Starting in 2010, conversion is now allowed to all taxpayers. The prior income restriction allowing conversion only for taxpayers of income (again, MAGI) of $100,000 or less in the conversion year has been terminated. All taxpayers are able to convert a regular IRA to a Roth IRA starting in 2010. The conversion is a taxable distribution, which can be included as income during the conversion year or averaged over the next two years. The conversion is not subject to the 10 percent early distribution penalty.

    Undoing a Conversion to a Roth IRA

    Since everyone recognizes that conversion is a high-risk exercise, the law, and liberal IRS rules provide an escape hatch: You can undo a Roth IRA conversion by what IRS calls a "re-characterization." This move, by which you move your conversion assets from a Roth IRA back to a traditional IRA, makes what would have been a taxable conversion into a tax-free rollover between traditional IRAs. Re-characterization can be done any time until the due date for the return for the year of conversion.

    Example: If your assets are worth $180,000 at conversion and fall to $140,000 later, you're taxed on up to $180,000, which is $40,000 more than you now have. Undoing-re-characterization-avoids the tax, and gets you out of the Roth IRA.

    Tip: One reason to do this would be where you find you've exceeded the $100,000 income ceiling for Roth IRA conversions.

    Tip: Another reason to do this, dramatized by a volatile stock market, is where the value of your portfolio drops sharply after the conversion.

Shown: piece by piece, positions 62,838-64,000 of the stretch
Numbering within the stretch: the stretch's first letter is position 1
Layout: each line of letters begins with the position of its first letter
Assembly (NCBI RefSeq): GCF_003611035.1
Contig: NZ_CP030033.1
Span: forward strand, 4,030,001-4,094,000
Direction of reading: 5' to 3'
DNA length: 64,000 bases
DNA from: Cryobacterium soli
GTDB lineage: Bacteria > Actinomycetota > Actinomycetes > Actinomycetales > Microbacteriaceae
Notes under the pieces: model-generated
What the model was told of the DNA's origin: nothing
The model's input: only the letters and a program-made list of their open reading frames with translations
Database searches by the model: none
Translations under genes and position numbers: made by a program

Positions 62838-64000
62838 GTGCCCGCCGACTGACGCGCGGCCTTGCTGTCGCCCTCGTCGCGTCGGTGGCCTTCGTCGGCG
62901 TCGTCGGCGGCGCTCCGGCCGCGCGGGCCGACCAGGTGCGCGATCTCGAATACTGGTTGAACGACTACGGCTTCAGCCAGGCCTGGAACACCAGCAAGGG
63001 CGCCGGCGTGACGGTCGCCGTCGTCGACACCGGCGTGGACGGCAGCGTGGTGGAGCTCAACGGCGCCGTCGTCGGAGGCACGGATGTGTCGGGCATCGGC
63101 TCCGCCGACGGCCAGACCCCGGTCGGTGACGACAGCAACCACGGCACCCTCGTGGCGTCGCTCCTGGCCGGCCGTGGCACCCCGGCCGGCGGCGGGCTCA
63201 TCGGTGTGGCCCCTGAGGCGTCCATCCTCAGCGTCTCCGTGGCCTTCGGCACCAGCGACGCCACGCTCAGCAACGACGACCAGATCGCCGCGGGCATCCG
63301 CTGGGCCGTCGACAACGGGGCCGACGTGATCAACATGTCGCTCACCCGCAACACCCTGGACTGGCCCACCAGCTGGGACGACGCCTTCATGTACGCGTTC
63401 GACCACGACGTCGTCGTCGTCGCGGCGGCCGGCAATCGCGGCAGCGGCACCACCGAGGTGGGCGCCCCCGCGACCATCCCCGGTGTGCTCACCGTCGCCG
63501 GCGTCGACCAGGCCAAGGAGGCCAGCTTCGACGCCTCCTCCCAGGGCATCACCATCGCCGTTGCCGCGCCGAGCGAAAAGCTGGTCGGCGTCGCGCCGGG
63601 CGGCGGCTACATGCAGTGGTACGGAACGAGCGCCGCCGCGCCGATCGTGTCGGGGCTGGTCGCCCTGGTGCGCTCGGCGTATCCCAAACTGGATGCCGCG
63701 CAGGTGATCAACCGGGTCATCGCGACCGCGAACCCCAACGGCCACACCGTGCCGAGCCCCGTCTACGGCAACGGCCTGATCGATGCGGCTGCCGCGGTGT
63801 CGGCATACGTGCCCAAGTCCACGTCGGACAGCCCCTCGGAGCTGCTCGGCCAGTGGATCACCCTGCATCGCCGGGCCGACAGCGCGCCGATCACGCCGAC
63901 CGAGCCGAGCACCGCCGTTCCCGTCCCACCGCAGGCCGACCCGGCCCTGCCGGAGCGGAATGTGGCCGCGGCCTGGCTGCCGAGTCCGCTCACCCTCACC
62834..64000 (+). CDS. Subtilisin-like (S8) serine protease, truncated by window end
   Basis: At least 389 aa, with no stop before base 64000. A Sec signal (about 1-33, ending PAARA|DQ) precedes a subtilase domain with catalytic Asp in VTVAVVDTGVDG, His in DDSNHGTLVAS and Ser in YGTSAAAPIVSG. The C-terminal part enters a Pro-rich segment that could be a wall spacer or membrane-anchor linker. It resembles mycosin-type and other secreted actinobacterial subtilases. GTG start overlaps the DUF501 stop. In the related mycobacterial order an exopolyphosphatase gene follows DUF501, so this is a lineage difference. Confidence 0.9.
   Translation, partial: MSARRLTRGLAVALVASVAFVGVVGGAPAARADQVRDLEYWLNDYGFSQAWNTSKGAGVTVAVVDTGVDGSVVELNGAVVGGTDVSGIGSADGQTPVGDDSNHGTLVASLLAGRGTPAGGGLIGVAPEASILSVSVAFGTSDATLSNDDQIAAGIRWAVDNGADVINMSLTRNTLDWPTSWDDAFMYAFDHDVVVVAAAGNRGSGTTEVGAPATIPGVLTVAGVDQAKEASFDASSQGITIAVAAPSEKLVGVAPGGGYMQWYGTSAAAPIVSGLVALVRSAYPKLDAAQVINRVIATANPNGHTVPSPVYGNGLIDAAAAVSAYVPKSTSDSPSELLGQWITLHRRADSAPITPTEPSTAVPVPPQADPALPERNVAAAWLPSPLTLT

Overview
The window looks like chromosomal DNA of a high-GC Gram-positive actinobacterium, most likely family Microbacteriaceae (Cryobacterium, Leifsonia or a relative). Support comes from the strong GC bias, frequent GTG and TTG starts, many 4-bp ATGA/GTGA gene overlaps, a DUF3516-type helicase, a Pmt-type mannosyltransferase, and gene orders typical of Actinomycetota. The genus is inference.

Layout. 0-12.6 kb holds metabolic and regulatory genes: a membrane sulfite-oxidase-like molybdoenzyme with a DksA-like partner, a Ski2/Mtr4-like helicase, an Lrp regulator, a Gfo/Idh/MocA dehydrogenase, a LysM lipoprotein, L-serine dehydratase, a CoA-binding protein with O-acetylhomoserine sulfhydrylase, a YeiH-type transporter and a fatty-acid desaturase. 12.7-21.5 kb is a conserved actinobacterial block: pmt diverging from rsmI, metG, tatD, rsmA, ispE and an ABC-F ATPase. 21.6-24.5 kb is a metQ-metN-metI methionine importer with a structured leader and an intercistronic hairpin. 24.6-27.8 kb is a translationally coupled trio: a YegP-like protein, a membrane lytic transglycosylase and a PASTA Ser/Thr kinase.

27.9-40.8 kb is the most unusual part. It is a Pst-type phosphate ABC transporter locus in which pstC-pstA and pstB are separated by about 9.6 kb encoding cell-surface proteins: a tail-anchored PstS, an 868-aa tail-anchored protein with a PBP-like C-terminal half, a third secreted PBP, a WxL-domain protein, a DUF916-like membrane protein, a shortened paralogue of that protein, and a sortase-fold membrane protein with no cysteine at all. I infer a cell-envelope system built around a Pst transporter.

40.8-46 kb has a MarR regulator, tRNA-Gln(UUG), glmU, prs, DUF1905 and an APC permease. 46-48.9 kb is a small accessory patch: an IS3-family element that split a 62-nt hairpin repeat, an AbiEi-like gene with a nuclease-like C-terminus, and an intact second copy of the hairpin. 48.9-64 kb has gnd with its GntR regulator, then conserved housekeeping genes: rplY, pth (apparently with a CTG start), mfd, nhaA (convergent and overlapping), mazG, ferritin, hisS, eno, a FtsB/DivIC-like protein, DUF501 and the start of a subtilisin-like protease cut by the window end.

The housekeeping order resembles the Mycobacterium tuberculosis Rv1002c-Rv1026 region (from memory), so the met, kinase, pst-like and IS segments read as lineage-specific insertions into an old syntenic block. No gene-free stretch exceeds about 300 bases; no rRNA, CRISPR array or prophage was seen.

Can you undo one Roth IRA conversion and then make another one a reconversion? Yes, but only one time and subject to the following requirements: Reconversion must take place in the tax year following the original conversion to Roth IRA, and the reconversion date must also be more than 30 days after the previous recharacterization transfer from the Roth IRA back to the traditional IRA.

    Withdrawal Requirements

    You are not required to take distributions from your Roth IRA once you reach a particular age. The minimum distribution rules that apply to traditional IRAs do not apply to Roth IRAs while the owner is alive. However, after the death of a Roth IRA owner, certain of the minimum distribution rules that apply to traditional IRAs also apply to Roth IRAs

    Also, unlike traditional IRAs (but like other tax-favored retirement plans), a Roth IRA owner who continues working may continue to contribute to the Roth IRA.

    Tax rules regarding Roth IRA plans and Roth IRA conversions can be complex. Please call if you have any questions.

Go to top
 
Three Most Common Budgeting Errors

When it comes to creating a budget, it's essential to estimate your spending as realistically as possible. Here are three budget-related errors commonly made by small businesses and some tips for avoiding them.